We’re hardly the first to pit lobsters against crabs, but this is a serious rivalry. Summer seafood isn’t something to mess with, and not just because clawed creatures can be feisty in the kitchen (just ask Annie Hall). When you invite the ocean into your kitchen, you add the thrill of war to your meal. The counter and stovetop are the battlefields, the shellfish are the passionate opponents, and the competition between the two provides a whiff of excitement — the kind that doesn’t come in a spice bottle.
More: Head to Provisions for everything you need to claim victory over lobsters and crabs alike.
Choosing between crustaceans can get tricky, but who says you can’t have them both in one sitting? Sure, they each have their claws, but on the inside, they’re sweet.
2 cups cooked, diced lobster meat
1/4 cup homemade lemon chive mayonnaise (or other good quality mayonnaise)
3 tablespoons finely chopped celery
Kosher salt and black pepper
4 top split hot dog buns
3 tablespoons unsalted butter, melted
3 leaves Boston lettuce, sliced
- To steam your lobster: bring 2 inches of salted water to a rolling boil. Put live lobsters in water, cover the pot, and steam for 8-10 minutes per 1 1/4 pound lobster. They’re done when the antennae pull out fairly easily, or the internal temperature of the lobster meat reaches 135 ° F.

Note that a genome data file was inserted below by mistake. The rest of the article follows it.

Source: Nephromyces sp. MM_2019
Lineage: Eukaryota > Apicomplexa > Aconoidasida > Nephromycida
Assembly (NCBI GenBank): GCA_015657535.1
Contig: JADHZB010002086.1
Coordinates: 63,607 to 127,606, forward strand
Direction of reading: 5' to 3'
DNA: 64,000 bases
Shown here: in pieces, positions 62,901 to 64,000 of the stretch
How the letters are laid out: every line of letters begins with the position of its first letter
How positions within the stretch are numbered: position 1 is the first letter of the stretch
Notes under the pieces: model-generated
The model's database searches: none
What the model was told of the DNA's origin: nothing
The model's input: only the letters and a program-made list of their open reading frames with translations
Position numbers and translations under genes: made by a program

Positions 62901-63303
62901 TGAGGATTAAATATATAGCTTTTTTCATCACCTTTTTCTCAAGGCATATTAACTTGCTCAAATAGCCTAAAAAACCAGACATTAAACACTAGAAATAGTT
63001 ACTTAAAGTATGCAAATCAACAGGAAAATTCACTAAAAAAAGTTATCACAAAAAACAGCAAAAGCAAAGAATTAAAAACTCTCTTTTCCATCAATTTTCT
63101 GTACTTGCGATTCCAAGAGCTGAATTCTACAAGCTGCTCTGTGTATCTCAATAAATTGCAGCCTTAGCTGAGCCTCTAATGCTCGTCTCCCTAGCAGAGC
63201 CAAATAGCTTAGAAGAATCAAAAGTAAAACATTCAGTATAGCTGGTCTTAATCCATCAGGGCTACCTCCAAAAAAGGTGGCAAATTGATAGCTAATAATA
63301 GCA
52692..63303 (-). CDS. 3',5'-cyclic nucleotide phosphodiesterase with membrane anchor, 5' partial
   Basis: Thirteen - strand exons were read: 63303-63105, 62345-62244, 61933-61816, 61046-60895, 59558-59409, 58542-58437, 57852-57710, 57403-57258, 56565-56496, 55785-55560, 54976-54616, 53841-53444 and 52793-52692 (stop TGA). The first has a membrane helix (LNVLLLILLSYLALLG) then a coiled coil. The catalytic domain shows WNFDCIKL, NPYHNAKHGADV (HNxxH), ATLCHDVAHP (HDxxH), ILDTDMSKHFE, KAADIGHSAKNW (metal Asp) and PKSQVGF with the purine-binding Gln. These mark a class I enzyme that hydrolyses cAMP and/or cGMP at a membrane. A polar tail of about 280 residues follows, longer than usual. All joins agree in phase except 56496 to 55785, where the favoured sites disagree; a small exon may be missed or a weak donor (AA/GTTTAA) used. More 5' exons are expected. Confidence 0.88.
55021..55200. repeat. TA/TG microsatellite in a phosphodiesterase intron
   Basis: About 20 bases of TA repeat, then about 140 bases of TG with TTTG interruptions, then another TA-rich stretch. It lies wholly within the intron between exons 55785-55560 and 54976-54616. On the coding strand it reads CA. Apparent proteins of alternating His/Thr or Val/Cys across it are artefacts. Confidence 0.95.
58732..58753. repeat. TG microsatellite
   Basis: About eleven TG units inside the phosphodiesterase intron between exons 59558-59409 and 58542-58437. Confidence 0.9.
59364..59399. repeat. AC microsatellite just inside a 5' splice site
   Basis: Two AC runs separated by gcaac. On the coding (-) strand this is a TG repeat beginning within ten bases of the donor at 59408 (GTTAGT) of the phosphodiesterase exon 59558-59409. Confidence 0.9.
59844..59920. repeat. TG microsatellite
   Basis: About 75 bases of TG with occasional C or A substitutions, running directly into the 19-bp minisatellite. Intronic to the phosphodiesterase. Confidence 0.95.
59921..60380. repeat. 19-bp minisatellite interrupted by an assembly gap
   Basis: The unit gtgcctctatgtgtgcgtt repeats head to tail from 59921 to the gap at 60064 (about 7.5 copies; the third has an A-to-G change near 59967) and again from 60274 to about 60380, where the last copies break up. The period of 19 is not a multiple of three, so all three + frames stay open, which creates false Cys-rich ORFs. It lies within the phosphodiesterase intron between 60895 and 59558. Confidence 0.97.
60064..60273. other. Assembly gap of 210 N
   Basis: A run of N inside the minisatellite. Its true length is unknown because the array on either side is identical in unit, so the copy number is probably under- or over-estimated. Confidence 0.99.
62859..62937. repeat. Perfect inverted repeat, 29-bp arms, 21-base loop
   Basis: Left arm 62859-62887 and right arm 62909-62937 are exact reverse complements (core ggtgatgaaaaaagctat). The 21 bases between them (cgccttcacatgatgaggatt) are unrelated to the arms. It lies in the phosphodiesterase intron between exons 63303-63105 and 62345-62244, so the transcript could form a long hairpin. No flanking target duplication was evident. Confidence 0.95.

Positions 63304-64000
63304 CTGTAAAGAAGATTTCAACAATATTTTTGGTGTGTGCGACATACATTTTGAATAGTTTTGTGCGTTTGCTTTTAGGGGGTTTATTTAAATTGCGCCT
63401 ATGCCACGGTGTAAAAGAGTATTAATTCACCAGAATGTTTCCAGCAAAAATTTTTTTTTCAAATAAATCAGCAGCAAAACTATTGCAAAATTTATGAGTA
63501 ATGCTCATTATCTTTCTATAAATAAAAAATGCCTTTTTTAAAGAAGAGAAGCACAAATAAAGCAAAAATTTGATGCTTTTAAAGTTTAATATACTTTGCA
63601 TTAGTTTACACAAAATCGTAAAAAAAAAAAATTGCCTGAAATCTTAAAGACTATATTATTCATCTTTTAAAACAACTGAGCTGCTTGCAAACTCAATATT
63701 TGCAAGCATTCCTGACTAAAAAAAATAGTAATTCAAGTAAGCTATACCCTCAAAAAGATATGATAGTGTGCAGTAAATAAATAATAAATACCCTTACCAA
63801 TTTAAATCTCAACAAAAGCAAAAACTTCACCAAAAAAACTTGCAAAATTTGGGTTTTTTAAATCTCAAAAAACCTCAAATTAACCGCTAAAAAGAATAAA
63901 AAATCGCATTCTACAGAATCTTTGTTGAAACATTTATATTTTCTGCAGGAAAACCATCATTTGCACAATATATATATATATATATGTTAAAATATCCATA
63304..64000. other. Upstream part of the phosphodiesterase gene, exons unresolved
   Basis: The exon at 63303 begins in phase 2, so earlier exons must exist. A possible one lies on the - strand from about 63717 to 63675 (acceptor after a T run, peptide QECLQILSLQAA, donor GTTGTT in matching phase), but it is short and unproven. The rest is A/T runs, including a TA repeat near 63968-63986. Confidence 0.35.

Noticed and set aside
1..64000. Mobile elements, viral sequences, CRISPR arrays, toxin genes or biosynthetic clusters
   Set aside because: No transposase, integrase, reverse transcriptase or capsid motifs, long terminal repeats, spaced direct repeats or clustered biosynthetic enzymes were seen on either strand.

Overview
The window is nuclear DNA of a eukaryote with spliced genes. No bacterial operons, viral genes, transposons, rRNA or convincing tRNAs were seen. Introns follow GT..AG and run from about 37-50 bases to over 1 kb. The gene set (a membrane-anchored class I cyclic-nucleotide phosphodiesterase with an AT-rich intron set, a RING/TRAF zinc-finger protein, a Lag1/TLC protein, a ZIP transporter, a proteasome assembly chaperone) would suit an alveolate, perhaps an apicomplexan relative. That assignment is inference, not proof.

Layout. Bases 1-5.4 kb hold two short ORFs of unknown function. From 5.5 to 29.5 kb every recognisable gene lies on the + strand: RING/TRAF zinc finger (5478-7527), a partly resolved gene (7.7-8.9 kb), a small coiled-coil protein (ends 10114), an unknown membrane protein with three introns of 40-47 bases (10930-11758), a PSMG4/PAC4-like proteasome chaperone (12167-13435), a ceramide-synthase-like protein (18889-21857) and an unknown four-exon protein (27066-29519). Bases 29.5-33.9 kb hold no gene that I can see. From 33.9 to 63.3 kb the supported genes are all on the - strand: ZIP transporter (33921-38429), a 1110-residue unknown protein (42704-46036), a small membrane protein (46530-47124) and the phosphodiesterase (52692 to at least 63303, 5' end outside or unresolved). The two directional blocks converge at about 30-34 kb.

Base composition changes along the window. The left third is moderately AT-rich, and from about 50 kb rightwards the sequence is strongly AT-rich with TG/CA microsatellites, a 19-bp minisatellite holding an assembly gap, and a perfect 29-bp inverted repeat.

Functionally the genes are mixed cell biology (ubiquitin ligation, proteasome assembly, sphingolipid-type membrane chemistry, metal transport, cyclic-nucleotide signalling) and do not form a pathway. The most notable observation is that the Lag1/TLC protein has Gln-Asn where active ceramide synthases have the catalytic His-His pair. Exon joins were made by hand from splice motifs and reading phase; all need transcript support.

- Mix the lobster, mayonnaise, and celery together in a bowl. Season the mixture with salt and pepper to taste.
- Heat a large skillet over medium heat. Brush the inner and outer surfaces of the buns with butter. Open the buns up and toast them in the skillet until golden brown on both sides.
- Arrange some lettuce on each bun and top with equal portions of the lobster mixture. Serve immediately, preferably with a cold beer on the side!
Lemon-Chive Mayonnaise (makes 1 cup)
1 room temperature egg yolk
1 teaspoon dijon mustard
1 1/2 teaspoon fresh lemon juice
1/8 teaspoon kosher salt
6 ounces canola or other neutral-flavored oil
2 ounces extra virgin olive oil
1 tablespoon water (optional)
2 teaspoons chopped chives
- Place the egg yolk, mustard, lemon juice and salt in a large bowl and whisk together. Mix the canola and olive oils together in a measuring cup. While constantly whisking the egg mixture in the bowl, slowly pour the oil into the mixture, drop by drop, until an emulsion forms. Continue to whisk as you very slowly pour the oil into the bowl in a thin stream. If the mixture gets too thick, add the water to thin it out. Once about half of the oil is mixed in, you can pour the rest of the oil in a little faster. When all of the oil is in, you should have a smooth mixture with a consistency slightly looser than store bought mayonnaise. At this point, taste the mayonnaise and season it to taste with salt and more lemon juice if desired. Stir in the chives. Store any extra mayonnaise in an airtight container in the refrigerator for no more than a few days.
This article originally appeared on Food52.com: Lobster Versus Crab: The Epic Battle